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Prepared by
Professor Mark Grabowski
markgrabowski.com
What is fake news?
• Stories that look like real news stories but are
hoaxes, propaganda, and disinformation.
• Fake news typically appears on websites that
look professional. The stories often relate to
topics and people who are trending on Google
and Facebook. The stories usually have
outrageous headlines designed to get people
to click.
Why spread fake news?
• Sometimes these stories are created to attract an
audience and the advertising revenues that come
with it. Sometimes these stories are published to
harm someone’s reputation.
Always
been a
problem
Tabloid journalism
Growing problem in recent years
• News is no longer monopolized by “legacy
media” – newspapers, TVs and radio.
• Anyone can start a blog and claim to be a
journalist. Most fake news comes from websites.
• Less librarians, who traditionally taught research
skills.
• Media literacy is no longer taught at many
schools. People are gullible and can’t distinguish
real news from fake, studies show. They view the
media as the monolith.
• Crazy presidential election numbed our sense of
shock. Truth was stranger than fiction.
Consequences
• Fake news sometimes gets more views than
real news.
• Sometimes politicians and professional
journalists even quote fake news stories!
• Sometimes people engage in illegal and
violent behavior as a result of believing a fake
news story.
How to spot fake news
Determine where the info comes from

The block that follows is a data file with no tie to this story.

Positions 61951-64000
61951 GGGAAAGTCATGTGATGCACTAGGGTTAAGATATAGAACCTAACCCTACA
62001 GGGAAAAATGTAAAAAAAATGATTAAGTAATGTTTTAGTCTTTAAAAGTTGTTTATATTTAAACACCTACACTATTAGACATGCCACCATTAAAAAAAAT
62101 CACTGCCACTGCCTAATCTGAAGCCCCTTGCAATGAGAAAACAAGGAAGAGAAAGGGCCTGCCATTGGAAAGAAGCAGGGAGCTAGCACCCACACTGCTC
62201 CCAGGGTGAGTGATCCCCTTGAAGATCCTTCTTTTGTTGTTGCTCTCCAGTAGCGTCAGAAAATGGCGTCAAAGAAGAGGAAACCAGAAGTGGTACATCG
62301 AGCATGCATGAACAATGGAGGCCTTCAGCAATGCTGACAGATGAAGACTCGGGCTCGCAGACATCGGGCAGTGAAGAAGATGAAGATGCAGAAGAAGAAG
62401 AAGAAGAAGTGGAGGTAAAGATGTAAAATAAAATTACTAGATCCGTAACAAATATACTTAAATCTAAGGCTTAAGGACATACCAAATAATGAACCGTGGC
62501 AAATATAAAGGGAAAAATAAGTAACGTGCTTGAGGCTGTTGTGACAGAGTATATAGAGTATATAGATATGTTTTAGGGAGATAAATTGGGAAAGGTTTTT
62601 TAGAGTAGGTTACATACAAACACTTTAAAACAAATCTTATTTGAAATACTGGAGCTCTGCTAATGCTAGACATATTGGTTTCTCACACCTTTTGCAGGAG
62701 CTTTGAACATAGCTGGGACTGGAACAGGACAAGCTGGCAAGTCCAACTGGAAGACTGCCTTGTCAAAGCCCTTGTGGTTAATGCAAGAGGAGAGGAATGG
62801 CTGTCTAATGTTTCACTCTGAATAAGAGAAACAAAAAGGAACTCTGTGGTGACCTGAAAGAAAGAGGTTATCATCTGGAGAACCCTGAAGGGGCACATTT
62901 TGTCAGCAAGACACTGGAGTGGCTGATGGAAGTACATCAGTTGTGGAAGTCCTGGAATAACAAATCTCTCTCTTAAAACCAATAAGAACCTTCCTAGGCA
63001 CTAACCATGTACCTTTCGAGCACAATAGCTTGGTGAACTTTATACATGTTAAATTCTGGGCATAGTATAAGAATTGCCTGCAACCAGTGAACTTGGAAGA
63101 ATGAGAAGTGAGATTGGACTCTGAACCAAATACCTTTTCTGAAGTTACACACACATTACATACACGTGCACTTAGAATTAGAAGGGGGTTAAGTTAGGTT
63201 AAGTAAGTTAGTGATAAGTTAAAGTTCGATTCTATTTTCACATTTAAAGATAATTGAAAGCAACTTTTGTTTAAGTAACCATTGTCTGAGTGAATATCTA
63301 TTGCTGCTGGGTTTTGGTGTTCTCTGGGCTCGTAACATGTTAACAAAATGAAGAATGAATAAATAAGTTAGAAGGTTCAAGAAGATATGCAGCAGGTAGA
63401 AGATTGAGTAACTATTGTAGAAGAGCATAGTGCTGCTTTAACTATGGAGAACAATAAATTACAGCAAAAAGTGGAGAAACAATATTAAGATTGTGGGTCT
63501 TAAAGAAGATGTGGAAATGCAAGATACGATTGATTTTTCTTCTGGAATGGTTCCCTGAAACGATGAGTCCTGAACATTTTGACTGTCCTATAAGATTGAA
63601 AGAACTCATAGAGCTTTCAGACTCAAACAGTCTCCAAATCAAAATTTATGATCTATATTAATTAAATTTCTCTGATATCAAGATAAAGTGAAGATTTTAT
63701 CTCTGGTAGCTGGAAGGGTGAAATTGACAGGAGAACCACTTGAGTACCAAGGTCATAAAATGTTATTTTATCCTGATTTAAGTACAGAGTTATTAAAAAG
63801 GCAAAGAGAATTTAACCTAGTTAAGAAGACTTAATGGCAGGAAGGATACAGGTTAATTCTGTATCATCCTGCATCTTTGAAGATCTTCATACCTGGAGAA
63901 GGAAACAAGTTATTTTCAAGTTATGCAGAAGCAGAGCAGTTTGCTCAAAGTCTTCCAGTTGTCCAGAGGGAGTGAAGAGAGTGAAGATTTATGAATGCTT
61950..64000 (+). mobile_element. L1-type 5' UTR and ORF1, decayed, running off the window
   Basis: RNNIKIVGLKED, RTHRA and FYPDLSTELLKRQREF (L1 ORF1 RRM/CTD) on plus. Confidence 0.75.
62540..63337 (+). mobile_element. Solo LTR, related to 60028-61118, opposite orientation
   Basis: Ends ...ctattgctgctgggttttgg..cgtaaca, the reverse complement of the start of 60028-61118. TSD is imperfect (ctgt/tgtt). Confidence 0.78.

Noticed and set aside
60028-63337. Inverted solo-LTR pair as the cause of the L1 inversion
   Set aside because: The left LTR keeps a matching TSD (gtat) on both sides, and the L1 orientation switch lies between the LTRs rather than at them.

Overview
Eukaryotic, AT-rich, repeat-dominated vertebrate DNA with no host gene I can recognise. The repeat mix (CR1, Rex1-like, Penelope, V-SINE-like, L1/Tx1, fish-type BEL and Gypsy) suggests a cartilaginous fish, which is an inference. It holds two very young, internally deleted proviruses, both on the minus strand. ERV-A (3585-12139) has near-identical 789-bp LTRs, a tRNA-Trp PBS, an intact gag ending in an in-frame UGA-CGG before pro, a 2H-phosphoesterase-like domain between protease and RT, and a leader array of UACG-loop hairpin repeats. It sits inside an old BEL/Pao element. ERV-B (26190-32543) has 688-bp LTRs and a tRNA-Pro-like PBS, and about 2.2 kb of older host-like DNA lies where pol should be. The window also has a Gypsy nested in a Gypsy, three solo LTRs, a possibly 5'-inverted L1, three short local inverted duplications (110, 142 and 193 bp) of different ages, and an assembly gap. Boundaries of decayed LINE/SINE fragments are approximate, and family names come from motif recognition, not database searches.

Looks can be
deceiving: Fake
news sites often
try to mimic real
news sites. For
example, this one
may lead readers
to believe it’s from
Obscure sources
may be OK …
Just because you haven’t heard of a news outlet or website
doesn’t necessarily mean it’s fake. These are all legit.
Pay attention to the URL
• Sites with such endings like .com.co should
make you raise your eyebrows and tip you off
that you need to dig around more to see if
they can be trusted.
• This is true even when the site looks
professional and has semi-recognizable logos.
For example, abcnews.com is a legitimate
news source, but abcnews.com.co is not,
despite its similar appearance.
abcnews.com.co
looks a lot like
the real
abcnews.com
But, look closely.
All the news is
fake.
Read the “About Us” section
• Most sites will have a lot of information about
the news outlet, the company that runs it,
members of leadership, and the mission and
ethics statement behind an organization. The
language used here is straightforward. If it's
melodramatic and seems overblown, you
should be skeptical.
Also, you should be able to find out more
information about the media outlet in places
other than that site.
Examine the sources cited
• Does the story cite and quote credible sources: a
person with a first and last name and a title, such
as Mark Grabowski, professor at Adelphi
University, or Nicholas P. Episcopia, mayor of
Garden City?
• If not, or if they use anonymous sources or vague
references to sources, such as sources said,
according to reports, friends and family say, etc.
be suspicious.
Examples
Popularity doesn’t equal reliability
• A top ranking on Google doesn’t mean an
article is trustworthy. The rankings are based
on several factors, including popularity.
• Just because it’s trending on social media
doesn’t mean it’s trustworthy. Fake news
stories often get more views than real news
stories.
Utilize fact-
checking sites